Our data at risk

Computer usage has become so ubiquitous that it is impossible for many of us to imagine a modern world without these handy tools.

They sit on our desktops and power our televisions. They are available as tablets, telephones, wristwatches and even glasses. They are ever evolving, yet their presence constitutes a huge threat to our financial well-being, privacy and even national security.

There is data, data everywhere and a lot of power and money to be had by getting one’s hands on it. And, apparently, it is not hard to do if one is savvy enough about the technology.

According to stories last week in The Wall Street Journal, many of the celebrated breeches in computer security can be traced to one simple problem – the main guard at the door to most data is 50-year-old technology known as the password. If a hacker can learn a password, he can steal the data it is designed to protect.

There have been a few attempts in recent years to replace the password with devices that can read the iris or the fingerprint of a user. But, by and large, passwords are still prevalent and hackers have developed sophisticated algorithms to crack them.

So, when hackers steal information from eBay (this week’s victim), Target (last year’s victim), or the U.S. government (apparently China’s victim for several years), solving the password riddle was the key to gaining access to volumes of data.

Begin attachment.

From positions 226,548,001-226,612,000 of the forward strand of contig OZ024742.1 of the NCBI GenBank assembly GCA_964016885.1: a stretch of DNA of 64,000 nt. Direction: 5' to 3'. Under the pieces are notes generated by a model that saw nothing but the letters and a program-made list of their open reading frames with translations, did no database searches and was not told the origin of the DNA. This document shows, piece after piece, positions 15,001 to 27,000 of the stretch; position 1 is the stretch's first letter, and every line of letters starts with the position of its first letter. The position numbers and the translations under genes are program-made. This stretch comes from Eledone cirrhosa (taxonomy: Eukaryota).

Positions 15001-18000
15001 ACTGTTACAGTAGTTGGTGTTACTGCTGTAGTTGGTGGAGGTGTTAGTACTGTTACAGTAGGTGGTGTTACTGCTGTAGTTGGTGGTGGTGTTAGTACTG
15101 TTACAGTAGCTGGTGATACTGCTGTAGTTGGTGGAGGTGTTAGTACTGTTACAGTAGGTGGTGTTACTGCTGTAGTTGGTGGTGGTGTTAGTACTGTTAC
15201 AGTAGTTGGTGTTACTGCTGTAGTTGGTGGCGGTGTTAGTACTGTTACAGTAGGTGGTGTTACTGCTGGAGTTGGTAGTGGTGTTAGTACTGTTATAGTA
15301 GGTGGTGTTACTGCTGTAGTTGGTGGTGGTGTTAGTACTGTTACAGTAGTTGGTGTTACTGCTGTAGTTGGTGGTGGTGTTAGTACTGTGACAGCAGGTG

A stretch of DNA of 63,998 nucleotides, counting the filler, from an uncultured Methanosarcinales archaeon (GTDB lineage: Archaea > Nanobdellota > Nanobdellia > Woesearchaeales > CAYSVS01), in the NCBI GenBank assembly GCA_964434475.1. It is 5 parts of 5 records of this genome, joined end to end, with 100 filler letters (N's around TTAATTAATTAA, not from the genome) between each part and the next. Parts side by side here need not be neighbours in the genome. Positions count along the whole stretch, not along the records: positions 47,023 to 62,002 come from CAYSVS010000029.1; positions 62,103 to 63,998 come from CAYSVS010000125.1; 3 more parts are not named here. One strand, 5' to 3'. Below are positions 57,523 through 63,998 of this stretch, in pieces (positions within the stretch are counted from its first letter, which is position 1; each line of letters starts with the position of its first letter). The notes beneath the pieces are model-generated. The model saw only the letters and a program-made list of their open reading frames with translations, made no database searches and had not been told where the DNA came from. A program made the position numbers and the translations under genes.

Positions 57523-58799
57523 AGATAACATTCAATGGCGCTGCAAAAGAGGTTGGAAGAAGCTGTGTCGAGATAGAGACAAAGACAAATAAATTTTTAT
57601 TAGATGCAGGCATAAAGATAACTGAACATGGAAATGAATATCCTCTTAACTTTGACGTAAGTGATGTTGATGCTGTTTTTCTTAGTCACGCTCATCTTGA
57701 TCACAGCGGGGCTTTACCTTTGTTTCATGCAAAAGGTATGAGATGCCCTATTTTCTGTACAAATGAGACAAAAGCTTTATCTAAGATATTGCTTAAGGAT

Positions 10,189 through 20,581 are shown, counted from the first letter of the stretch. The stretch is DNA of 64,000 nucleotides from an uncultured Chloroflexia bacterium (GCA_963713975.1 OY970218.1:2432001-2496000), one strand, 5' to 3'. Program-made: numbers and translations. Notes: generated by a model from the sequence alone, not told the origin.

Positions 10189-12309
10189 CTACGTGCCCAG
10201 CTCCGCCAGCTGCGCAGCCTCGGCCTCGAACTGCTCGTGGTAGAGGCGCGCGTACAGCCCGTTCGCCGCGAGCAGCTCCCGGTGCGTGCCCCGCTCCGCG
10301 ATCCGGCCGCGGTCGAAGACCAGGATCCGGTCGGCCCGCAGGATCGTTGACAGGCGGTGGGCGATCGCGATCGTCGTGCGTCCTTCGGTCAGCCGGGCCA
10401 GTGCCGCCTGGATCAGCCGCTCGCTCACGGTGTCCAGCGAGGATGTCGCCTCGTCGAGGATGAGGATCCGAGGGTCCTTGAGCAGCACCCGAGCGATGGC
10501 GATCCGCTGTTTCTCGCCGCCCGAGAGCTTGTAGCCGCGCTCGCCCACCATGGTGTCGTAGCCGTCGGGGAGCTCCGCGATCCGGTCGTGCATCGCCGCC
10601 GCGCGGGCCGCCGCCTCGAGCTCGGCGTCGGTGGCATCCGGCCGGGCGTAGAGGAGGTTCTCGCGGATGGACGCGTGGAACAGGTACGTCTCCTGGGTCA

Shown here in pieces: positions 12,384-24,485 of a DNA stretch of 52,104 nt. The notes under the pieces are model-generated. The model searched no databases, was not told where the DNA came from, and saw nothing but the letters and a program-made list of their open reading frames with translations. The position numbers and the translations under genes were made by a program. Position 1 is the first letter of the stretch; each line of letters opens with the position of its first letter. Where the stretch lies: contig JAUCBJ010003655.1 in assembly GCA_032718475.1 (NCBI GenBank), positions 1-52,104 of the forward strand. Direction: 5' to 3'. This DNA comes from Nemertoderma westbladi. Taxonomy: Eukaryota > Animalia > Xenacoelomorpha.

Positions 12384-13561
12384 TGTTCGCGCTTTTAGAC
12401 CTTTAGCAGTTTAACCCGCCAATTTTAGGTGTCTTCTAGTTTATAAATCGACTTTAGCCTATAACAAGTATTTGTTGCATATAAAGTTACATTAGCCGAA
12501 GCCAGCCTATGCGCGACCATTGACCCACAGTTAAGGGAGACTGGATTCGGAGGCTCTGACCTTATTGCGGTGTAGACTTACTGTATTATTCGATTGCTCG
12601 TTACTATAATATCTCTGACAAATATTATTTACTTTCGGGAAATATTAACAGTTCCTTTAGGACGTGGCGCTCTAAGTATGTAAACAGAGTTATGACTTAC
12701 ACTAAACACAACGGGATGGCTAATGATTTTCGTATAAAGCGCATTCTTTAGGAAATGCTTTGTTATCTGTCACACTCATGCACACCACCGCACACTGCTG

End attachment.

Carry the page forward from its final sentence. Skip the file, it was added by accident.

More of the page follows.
EBay urged 140 million users to change their passwords this week because of a hacker’s success. The Journal says Target’s woes began when computer thieves stole the password of a refrigeration contractor.

But until the technology sector comes up with a universally accepted – and easy to use – replacement, we are stuck with passwords. The best advice is to make your passwords as complicated as possible – no kids’ names, don’t use “password” – and change them often.

It’s too bad there are bad guys lurking out there in cyberspace. But they are there. Your best protection is to stay alert, report immediately any suspected breeches – and choose passwords that would stump Einstein.

* Editorials reflect the opinion of the publisher.